Golden Gate

Protecting the Snowy Plover

brochure Golden Gate - Protecting the Snowy Plover

Brochure Protecting the Snowy Plover at Golden Gate National Recreation Area (NRA) in California. Published by the National Park Service (NPS).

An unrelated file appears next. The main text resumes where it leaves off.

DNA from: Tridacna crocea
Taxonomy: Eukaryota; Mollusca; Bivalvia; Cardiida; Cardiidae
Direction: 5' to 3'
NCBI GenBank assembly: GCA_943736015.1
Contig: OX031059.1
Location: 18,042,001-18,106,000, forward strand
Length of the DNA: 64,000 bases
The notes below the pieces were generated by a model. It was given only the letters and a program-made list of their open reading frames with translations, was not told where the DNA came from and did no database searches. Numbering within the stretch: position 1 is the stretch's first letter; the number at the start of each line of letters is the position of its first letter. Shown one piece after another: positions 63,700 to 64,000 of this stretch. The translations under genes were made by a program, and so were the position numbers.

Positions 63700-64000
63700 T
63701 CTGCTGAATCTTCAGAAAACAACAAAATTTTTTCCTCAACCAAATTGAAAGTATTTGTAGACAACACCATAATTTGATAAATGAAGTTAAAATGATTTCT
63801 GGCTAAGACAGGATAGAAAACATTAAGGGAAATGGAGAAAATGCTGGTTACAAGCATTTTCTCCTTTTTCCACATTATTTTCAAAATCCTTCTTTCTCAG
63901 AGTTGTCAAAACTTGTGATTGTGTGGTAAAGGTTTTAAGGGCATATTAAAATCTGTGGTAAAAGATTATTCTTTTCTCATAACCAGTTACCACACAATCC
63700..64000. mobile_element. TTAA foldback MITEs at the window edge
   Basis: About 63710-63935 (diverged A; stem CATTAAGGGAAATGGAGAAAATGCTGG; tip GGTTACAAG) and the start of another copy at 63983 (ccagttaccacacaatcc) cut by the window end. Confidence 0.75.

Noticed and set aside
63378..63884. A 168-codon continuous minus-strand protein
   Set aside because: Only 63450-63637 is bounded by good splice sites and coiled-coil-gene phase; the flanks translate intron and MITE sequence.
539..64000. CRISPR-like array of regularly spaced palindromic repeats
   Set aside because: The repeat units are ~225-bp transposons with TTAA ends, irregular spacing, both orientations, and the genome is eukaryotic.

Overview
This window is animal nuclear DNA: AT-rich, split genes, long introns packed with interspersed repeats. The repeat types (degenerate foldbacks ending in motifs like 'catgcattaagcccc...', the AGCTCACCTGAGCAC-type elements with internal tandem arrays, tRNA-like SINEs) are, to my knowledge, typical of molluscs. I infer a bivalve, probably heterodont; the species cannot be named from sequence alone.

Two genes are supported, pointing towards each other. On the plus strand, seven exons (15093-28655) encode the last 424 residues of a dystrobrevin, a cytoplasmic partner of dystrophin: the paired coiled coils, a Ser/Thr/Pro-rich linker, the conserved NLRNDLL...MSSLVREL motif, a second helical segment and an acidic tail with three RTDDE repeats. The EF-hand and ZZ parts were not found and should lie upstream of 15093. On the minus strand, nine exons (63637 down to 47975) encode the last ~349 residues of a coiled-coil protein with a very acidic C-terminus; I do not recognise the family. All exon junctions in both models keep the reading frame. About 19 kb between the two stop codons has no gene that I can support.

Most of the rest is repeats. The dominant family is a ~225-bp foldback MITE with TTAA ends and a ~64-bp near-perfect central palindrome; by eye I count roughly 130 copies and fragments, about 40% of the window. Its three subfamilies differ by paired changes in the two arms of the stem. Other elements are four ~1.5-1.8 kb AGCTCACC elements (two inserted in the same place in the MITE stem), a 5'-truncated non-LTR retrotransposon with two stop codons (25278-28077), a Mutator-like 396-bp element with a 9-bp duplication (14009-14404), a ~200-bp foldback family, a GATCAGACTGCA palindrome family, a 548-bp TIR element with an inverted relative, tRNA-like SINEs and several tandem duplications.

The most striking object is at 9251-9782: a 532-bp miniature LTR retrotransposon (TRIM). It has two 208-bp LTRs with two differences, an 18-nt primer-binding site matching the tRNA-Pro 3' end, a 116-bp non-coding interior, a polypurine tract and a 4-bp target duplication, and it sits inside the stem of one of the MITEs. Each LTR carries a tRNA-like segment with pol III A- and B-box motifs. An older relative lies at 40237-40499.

Protecting the Snowy Plover A Bird in Danger Western Snowy Plover resting on Ocean Beach. YOU play an important role in the recovery of the Western Snowy Plover! National Park Service U.S. Department of the Interior Golden Gate National Recreation Area In March 1993, the Western Snowy Plover (Charadrius alexandrinus nivosus) was listed as a threatened species, protected under the Endangered Species Act. Up to 100 of the estimated 2,300 birds remaining on the Pacific Coast can be found in Golden Gate National Recreation Area (GGNRA). The Snowy Plover is a small shorebird that stands about 6 inches high, with dark markings across the forehead, behind the eyes, and a partial breast band. Snowy Plovers use sandy beaches, mudflats and salt ponds in San Francisco Bay and along the outer coast for breeding, resting and foraging. The Western Snowy Plover and its beach habitat are threatened by urban development, the spread of European dune grass, increased predation, intense recreational use, and human-caused disturbance. Western Snowy Plovers at GGNRA Although Western Snowy Plovers do not nest at GGNRA, they do spend up to ten months of the year on portions of Ocean Beach and Crissy Field. During their time here (approximately July until May), Snowy Plovers spend their days resting in shallow depressions in the sand (such as footprints), where they are camouflaged and out of the wind. They also build up their fat reserves for breeding by eating small invertebrates in debris left by the tides. In spring they move up and down the coast and to inland salt flats to nest. The National Park Service, established in part to protect America’s vanishing wildlife, faces an important challenge in protecting the Western Snowy Plover. A Snowy Plover’s natural response is to run or fly from danger. Continuous or repeated disturbance uses up their stored energy reserves and may jeopardize future breeding success. To protect the Western Snowy Plover, GGNRA has created two seasonal (July until May) protection areas—see maps on reverse: • Ocean Beach Snowy Plover Protection Area (Stairwell #21, just south of the Beach Chalet, to Sloat Blvd.—including all tidelands.) • Crissy Field Wildlife Protection Area (west end of Crissy Field Beach) When you are in the Snowy Plover protection areas, you should: • Keep your dog on leash. Snowy Plovers perceive dogs as predators; dogs often chase them and other shorebirds. • Walk, jog, or ride your horse on the wet sand away from the upper parts of the beach where Snowy Plovers are most likely to be found. • Fly your kites, play frisbee and throw balls in the areas close to the water, away from where Snowy Plovers rest. • Dispose of garbage properly to avoid attracting predators. • Leave kelp and driftwood on the beach— these provide resting and feeding areas for the Snowy Plover. • Call Park Dispatch at (415) 561-5505 if you notice any disturbance or threat to the Western Snowy Plover. The following are prohibited in these protection areas: • Dogs off leash (36 CFR 1.5(a)(2)) • Disturbing wildlife (36 CFR 2.2) • Disturbing threatened species (16 USC 1538) Well hidden within the beach sand, these tiny birds blend into their environment. Please use the beach close to the water. The Community of Shorebirds Snowy Plovers are often seen with other wintering and migratory shorebirds such as Marbled Godwits, Willets, Heerman’s Gulls, Caspian Terns, and Sanderlings, many of whom travel hundreds of miles during migration. These birds are also susceptible to the effects of constant disturbance. Because half of the shorebirds in North America are in decline, effective protection strategies must consider all shorebirds and not just a single species. YOUR actions make a difference! Please help protect the Western Snowy Plover and other shorebirds from human-caused disturbance. To volunteer to monitor the Western Snowy Plover or improve habitats in the park call (415) 561-4755. Together we can help the Western Snowy Plover survive and thrive. Top: Western Snowy Plover feeding at the high tide line. Bottom: Shorebirds feeding at the water’s edge. Western Snowy Plover Protection Areas Top: Map of Crissy Field Wildlife Protection Area. Bottom: Map of Ocean Beach Snowy Plover Protection Area. (rev. 10/06) Printed on recycled paper. EXPERIENCE YOUR AMERICA

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